J Trauma Acute Care Surg 2021 02;90(2):319-324
From the Division of Trauma, Emergency Surgery, and Surgical Critical Care (M.E.M., K.B., G.V., H.M.A.K.), Massachusetts General Hospital; Department of Surgery (J.P.H.-E., A.S.), Division of Trauma, Burn and Surgical Critical Care, Brigham and Women's Hospital, Harvard Medical School; Center for Surgery and Public Health (J.P.H.-E., C.O., A.N.H., A.S.), Brigham and Women's Hospital, Harvard Medical School, Harvard T.H. Chan School of Public Health; Department of Psychiatry (N.C.L.-C.), Brigham and Women's Hospital, Harvard Medical School, Boston, Massachusetts; Division of Trauma, Burn and Critical Care Surgery (D.N.), Harborview Medical Center, University of Washington, Seattle, Washington; Division of Trauma, Acute Care Surgery and Surgical Critical Care (S.E.S.), Boston University School of Medicine, Boston, Massachusetts.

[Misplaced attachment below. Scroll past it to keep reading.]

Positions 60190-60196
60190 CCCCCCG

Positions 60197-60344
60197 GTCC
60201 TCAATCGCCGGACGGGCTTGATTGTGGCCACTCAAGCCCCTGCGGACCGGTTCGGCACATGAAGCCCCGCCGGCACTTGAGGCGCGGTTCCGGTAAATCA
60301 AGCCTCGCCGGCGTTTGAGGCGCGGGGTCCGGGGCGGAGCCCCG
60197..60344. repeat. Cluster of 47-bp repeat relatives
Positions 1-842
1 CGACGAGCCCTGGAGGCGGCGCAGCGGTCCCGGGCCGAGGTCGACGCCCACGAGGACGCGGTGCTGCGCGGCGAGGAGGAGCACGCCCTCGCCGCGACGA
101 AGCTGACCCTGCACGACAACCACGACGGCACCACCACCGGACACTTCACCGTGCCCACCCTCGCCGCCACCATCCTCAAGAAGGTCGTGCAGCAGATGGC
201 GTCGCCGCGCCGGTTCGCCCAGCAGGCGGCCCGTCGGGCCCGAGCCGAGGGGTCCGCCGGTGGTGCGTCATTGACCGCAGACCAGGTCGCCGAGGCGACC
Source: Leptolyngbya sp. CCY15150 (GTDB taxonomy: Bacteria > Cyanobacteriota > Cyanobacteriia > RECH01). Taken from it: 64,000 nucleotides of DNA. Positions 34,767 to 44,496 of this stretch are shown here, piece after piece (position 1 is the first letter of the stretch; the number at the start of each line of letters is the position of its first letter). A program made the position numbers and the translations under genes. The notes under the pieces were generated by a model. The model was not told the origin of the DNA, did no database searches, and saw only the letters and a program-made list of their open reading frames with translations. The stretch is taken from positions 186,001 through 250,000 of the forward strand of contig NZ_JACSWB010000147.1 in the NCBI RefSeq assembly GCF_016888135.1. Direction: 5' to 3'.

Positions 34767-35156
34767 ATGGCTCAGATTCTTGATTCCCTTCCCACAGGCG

Introduction: Psychoactive drug use (PDU) is reported in up to 40% of trauma patients and is associated with a higher rate of in-hospital complications. However, little is known about its long-term impact on trauma patients. We aimed to assess the long-term functional, mental, and psychosocial outcomes of PDU in trauma patients 6 to 12 months after injury. Read More